Wood Joinery Videos

Using a Commercial Dovetail Jig

dovetailDovetails have long been associated with quality woodworking and quality furniture. Dovetails look great and add a unique detail that shows the craftsmanship of the woodworker. Traditionally, dovetails were cut by hand using a back saw and a chisel, and in some cases a coping saw top help cut out the unused pieces. If you are a dedicated hand tool craftsman and or are a commercial woodworker and you can take the time to practice hand cutting dovetails, it is possible to get some amazingly accurate and beautiful results. If you are a some-times, novice or infrequent woodworker, cutting hand dovetails is something you may do very seldom so getting nice cut dovetails is much harder to do, and that is why a number of companies have developed and sell, jigs that can help those "infrequent" woodworkers in making quality dovetails.

Many of the commercial dovetail jigs are similar in their designs and in the way they operate. In most cases they will use a router with a dovetail bit fitted to it, and often these bits are included with the jig. Another thing in common with most of the commercial jigs is that they will only make what are called 1/2 blind dovetails out of the box, if you want to make Through dovetails you may need to purchase additional pieces for your jig. To see pictures of the difference between Through and 1/2 blind dovetails, see pictures further in the article.

Box Joint Jig - Operational Details

box_joint_thmJudging by the number of questions I received about making the box joint jig, it is evident that I didn't cover off with enough detail exactly now the "indexing" or "finger alignment" worked, so this video is to make up that shortfall. When you are making Lynn Sabin box joint jig, one of the key components is the Readi-Rod (also known as threaded rod, Redi Rod, Ready Rod and Thready Rod). The rod basically has three components, the length of the rod, the diameter of the rod and the number of threads per inch that are carved into the rod. Of Course the length is important as it needs to be the full length of your jig, the diameter is not so important but I found 3/8" to be a good weight to work with, and the final Very important component, the threads per inch ... should be 16 threads per inch. There are many other options of threads per inch and you can decide if another is best for you, but for most woodworkers 16 will be the best and here's how it works.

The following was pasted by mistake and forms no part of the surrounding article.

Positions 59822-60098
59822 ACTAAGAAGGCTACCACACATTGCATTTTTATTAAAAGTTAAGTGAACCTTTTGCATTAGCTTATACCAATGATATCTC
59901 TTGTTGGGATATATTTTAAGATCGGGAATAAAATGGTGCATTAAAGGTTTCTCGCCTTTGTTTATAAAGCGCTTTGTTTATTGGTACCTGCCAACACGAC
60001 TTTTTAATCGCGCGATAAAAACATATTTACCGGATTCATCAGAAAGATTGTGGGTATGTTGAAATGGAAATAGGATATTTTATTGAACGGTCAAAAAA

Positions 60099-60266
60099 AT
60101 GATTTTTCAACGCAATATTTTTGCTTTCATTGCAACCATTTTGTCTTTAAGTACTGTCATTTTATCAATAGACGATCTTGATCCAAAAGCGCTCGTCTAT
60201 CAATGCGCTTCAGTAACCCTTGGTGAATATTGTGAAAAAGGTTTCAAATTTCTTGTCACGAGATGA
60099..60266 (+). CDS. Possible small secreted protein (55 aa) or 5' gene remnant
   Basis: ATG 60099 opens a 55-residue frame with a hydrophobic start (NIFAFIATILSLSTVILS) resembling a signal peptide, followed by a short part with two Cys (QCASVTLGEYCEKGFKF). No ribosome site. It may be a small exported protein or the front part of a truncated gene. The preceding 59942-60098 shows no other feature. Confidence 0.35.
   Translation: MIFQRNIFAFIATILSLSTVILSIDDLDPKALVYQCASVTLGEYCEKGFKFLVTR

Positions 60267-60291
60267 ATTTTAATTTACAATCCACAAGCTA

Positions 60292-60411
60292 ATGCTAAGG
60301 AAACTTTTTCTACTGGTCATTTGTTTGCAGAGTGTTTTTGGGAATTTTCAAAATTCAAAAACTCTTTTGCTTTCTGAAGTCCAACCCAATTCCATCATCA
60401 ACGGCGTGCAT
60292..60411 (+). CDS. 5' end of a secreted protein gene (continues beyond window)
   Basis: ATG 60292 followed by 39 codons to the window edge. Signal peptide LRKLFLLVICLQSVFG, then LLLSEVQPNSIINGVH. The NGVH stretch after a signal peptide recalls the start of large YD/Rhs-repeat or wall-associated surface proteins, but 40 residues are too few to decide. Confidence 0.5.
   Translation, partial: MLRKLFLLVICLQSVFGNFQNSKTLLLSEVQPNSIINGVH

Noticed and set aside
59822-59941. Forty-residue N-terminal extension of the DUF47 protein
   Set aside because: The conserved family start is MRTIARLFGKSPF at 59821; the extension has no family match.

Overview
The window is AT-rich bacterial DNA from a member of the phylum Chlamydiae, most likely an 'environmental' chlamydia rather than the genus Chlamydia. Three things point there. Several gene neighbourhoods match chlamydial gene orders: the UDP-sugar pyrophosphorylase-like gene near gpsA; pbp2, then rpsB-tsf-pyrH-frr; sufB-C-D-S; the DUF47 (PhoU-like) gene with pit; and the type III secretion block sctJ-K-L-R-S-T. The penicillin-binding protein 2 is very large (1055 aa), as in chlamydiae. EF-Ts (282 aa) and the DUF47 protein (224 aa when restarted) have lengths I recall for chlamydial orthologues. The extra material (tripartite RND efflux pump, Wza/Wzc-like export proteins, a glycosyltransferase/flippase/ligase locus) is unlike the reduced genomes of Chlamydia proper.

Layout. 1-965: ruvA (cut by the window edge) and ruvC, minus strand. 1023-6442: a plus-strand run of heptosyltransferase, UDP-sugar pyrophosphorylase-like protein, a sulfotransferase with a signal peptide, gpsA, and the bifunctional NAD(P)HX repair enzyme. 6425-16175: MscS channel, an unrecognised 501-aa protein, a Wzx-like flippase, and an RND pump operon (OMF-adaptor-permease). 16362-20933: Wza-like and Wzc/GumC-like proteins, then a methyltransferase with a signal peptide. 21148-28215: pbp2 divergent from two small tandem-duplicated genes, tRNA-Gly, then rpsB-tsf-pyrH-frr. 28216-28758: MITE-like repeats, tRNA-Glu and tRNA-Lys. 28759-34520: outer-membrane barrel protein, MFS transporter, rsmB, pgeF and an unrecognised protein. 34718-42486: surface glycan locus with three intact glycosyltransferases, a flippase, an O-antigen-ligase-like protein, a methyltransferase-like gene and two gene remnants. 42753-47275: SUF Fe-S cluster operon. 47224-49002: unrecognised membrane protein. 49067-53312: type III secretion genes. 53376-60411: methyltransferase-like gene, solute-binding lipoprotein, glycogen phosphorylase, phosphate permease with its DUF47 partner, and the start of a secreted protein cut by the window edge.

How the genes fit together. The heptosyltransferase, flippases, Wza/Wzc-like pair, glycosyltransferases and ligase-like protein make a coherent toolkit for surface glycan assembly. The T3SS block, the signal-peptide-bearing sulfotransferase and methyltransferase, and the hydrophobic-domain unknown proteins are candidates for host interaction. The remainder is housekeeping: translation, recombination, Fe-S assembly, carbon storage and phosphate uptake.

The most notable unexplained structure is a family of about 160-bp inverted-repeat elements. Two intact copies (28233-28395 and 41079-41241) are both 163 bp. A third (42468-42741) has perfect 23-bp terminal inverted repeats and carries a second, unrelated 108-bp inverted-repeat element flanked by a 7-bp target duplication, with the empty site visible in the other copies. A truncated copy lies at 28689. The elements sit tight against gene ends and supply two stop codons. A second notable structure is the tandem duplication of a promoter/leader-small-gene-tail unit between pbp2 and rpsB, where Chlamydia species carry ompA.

Comparing Box Joint Jigs

box jointOne of the most recognizeable joints in woodworking is the dovetail joint. It has been around for centuries and is always associated with quality. In the past century one of the main purposes of dovetail joints is in making drawers, which is a real pity because dovetail joints are such a pretty joint they should really by "seen" more often. What many woodworkers don't realize is that as popular as dovetail joints are, they are often confused with another joint called "box joint", which is similar in design and look, but box joints have square pins and tails compared to dovetail which have angled pins and tails.

When comparing the two joints, the dovetail joint is easily the prettiest of the two but slighly more difficult to make. The dovetail joint It appears to take more time to make and just looks better. Among woodworkers, anyone who can actually hand-cut high quality dovetails are often held in high regard. One of the best people for hand cutting dovetail joints that I have had the pleasure of meeting and working in association with at woodworking shows is Rob Cosman. I can't imagine how many dovetail joints Rob must have cut in his lifetime, but the quality of his cuts is evidence that practice make perfect. Check out Rob's website for more information on dovetail joints at www.robcosman.com.

Now, back to the topic of box joints, and comparing the jigs and how to make them.

What most woodworkers don't realize is the most people who know a bit about fine furniture will call box joints dovetail joints. There is really only a small portion of the population that really know the difference. It's almost like what a woodworker told me once, "if you want to impress another woodworker, make a dovetail joint, if you want to impress the rest of the population, a box joint will work just fine".  To back up his claim, I told him that I had been in a number of situations where people have called box joints dovetail joints, and he agreed and confirmed that  only a very few, knowledgeable furniture experts have been able to identify the difference.

So, what are some of the best ways to make these joints, well, read on and we will show talk about them.

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